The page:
LOS ANGELES (CNS) – Muslims will begin fasting after sunrise Thursday for the Islamic holy month of Ramadan, commemorating the first revelation of the Quran to the Prophet Muhammad.
Ramadan is the ninth month of the Islamic lunar calendar, during which Muslim adults fast from dawn until dusk, unless they are ill, pregnant, diabetic, breastfeeding or traveling.
Fasting is one of the “five pillars” of Islam, along with the declaration of faith, daily prayers, charity and pilgrimage to Mecca.
During Ramadan, which will last until sunset on or around April 20, Muslims engage in increased prayer and charity, both financially and feeding and supporting the local unhoused population.
The end of Ramadan will be marked by communal prayers called Eid ul- Fitr, the Feast of the Fast-Breaking. The date is determined by the sighting of a crescent new moon. Individuals and organizations typically host iftars, the meal eaten when breaking the fast to benefit those in need.
Some of this year’s iftars will focus on those affected by the recent earthquakes in Turkey and Syria, according to Enjy El-Kadi, the digital communications manager for the Council on American-Islamic Relations, California, the state’s largest Muslim civil liberties and advocacy organization.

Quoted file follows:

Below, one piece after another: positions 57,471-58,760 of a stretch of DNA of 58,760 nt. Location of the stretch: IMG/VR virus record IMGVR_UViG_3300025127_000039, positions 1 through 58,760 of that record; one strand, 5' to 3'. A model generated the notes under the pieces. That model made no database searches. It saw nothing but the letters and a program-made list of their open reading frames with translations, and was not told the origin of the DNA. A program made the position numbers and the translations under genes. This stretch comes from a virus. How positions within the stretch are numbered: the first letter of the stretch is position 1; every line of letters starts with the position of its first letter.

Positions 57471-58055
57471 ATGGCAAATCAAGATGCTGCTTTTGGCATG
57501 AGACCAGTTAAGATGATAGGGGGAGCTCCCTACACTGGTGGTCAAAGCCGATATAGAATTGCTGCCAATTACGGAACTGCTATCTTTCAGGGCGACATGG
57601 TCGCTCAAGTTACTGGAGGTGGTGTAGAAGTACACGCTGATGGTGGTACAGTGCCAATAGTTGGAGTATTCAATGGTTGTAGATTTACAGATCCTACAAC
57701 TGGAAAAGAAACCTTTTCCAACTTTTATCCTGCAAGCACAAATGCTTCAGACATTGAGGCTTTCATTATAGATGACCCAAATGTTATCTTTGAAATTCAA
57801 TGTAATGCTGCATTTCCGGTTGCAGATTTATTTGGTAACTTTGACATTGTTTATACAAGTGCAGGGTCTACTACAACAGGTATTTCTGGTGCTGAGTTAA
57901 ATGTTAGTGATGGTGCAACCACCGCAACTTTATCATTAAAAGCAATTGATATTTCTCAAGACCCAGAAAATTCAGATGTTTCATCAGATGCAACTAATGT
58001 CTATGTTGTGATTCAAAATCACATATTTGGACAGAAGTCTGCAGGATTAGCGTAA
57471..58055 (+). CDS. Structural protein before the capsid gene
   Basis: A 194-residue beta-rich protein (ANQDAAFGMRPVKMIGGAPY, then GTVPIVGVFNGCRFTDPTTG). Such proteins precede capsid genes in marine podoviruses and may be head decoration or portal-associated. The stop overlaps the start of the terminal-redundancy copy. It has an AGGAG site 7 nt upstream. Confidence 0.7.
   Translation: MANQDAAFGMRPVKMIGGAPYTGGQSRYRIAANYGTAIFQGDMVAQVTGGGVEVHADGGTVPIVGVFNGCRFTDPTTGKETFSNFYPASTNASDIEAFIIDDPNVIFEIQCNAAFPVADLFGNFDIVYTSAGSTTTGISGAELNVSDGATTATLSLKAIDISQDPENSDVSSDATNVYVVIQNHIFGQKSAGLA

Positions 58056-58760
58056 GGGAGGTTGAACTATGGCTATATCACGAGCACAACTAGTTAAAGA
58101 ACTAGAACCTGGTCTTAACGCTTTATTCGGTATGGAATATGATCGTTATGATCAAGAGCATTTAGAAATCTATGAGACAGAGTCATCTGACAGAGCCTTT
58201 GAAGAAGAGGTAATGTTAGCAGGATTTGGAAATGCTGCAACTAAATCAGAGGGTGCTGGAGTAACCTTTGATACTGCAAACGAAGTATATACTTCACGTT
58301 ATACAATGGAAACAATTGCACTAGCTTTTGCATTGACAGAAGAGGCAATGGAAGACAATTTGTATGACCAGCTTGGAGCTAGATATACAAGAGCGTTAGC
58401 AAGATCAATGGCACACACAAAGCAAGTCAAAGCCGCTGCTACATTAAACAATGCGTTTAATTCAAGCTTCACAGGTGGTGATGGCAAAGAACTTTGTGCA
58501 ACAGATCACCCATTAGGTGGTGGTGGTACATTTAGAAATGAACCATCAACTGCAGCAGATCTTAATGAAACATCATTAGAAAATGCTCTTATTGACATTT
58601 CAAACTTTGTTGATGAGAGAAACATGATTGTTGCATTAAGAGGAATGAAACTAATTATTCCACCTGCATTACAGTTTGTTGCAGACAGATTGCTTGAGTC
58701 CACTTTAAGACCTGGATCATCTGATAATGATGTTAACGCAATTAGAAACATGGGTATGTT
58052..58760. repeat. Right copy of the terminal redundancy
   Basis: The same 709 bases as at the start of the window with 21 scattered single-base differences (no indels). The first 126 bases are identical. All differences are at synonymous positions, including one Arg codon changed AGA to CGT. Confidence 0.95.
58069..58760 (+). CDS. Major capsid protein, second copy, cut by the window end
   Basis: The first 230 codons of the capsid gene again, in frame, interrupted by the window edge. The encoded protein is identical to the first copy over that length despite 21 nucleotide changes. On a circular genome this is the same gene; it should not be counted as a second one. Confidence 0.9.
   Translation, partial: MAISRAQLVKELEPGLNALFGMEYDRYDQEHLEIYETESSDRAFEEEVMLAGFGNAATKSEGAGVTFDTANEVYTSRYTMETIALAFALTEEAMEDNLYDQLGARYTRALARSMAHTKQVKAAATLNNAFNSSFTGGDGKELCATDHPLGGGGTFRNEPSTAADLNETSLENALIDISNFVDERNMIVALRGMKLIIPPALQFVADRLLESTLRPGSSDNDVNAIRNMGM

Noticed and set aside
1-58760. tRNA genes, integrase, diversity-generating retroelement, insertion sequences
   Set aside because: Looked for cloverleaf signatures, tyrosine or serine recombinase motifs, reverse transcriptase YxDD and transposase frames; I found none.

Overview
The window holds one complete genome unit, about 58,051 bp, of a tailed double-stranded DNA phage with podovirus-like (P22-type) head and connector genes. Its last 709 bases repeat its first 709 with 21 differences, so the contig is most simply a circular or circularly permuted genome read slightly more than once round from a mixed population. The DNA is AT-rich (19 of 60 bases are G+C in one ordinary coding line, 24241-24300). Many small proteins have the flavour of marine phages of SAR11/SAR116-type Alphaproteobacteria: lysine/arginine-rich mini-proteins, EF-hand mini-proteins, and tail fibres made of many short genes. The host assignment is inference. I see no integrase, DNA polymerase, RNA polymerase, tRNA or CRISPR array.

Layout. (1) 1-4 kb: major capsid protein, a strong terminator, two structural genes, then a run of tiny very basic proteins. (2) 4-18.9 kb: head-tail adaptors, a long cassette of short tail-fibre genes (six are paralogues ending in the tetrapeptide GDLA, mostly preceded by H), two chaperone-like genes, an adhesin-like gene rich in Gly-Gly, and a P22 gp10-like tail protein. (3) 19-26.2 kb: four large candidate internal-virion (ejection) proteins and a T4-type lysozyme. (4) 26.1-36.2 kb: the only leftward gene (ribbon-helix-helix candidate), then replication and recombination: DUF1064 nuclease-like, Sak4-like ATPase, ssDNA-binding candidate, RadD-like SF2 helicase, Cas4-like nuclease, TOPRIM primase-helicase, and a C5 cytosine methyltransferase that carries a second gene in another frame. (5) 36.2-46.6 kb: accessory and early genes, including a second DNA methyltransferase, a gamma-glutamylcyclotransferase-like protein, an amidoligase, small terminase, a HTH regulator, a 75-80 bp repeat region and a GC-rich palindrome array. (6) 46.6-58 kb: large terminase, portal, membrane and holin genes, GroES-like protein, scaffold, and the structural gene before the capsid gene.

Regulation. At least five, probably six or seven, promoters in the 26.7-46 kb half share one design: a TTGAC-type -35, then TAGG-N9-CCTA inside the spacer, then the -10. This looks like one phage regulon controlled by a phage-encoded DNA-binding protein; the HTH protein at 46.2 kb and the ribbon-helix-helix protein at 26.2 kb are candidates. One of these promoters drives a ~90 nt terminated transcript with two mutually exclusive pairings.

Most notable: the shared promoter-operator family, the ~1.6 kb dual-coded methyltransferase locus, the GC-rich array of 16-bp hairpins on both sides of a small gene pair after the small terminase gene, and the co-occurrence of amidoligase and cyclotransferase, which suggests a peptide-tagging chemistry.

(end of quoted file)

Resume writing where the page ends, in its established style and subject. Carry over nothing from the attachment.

Ramadan began with prayer at sundown Wednesday.
In his message on Ramadan, President Joe Biden said, “Today especially, we remember the universal human right to practice, pray, and preach our faiths peacefully and openly. And together with our partners, the United States stands in solidarity with Muslims who continue to face oppression — including Uyghurs in the People’s Republic of China, Rohingya in Burma, and other Muslim communities facing persecution around the world.”